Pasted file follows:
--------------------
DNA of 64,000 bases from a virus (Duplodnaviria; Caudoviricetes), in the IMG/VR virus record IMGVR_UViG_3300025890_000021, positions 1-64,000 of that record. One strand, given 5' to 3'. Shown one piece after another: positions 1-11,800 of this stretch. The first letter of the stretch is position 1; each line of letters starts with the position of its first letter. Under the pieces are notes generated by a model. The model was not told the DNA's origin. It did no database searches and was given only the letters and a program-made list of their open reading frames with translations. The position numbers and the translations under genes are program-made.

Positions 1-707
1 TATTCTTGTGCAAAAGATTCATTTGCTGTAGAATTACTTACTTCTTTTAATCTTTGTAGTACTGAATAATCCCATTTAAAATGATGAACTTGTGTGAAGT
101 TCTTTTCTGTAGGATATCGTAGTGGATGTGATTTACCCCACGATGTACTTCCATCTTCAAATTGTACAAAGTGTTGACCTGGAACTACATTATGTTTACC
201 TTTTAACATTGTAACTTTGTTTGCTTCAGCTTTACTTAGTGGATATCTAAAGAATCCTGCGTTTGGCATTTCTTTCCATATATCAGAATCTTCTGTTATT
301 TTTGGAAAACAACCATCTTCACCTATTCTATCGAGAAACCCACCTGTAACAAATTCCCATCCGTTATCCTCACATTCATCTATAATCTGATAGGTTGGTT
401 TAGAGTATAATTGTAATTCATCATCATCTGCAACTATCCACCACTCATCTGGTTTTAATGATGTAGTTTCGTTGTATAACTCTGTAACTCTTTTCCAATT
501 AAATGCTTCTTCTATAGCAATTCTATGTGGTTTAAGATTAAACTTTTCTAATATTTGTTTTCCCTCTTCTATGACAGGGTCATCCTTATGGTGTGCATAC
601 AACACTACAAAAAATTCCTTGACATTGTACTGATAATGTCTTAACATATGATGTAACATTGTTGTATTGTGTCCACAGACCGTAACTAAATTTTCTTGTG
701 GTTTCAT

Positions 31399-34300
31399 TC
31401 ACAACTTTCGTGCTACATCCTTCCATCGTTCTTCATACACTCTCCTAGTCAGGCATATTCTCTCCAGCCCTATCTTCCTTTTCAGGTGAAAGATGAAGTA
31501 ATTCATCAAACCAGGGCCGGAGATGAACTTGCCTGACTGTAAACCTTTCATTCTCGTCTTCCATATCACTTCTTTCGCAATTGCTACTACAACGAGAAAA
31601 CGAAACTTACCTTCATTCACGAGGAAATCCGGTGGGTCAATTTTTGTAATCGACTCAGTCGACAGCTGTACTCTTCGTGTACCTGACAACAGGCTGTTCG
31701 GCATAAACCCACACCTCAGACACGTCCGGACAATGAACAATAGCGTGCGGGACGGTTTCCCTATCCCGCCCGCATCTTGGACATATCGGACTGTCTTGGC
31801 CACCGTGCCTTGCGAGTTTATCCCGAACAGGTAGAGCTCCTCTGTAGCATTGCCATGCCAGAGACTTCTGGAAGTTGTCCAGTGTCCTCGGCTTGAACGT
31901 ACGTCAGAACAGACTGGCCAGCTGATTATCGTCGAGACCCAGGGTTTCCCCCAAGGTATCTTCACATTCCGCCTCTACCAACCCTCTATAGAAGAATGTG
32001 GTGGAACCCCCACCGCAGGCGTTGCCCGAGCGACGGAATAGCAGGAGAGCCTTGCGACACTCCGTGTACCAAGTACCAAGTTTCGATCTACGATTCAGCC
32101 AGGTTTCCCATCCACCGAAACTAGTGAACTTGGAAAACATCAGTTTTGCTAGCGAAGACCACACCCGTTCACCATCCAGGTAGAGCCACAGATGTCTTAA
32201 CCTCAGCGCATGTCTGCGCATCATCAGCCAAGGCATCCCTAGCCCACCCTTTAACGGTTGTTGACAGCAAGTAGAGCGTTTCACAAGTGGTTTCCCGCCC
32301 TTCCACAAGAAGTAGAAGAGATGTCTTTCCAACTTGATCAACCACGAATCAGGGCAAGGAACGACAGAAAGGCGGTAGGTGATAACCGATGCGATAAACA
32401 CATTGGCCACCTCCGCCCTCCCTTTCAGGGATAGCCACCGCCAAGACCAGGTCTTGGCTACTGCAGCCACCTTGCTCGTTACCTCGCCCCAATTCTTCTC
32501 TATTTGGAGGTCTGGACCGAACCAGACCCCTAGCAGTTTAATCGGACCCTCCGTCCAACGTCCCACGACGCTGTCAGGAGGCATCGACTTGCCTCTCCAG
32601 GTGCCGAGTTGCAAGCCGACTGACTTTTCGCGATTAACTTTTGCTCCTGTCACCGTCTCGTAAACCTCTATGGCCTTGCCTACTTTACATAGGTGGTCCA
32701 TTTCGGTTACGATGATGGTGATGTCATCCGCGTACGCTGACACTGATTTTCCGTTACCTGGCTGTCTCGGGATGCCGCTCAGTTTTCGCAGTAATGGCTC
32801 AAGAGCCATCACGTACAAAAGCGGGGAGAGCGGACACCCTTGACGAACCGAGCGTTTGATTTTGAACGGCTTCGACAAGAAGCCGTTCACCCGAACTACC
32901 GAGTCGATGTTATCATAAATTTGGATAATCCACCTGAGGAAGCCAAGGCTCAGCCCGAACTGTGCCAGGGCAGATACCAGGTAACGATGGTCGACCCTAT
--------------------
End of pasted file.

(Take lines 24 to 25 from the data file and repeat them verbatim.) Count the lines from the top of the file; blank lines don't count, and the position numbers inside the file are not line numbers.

32501 TATTTGGAGGTCTGGACCGAACCAGACCCCTAGCAGTTTAATCGGACCCTCCGTCCAACGTCCCACGACGCTGTCAGGAGGCATCGACTTGCCTCTCCAG
32601 GTGCCGAGTTGCAAGCCGACTGACTTTTCGCGATTAACTTTTGCTCCTGTCACCGTCTCGTAAACCTCTATGGCCTTGCCTACTTTACATAGGTGGTCCA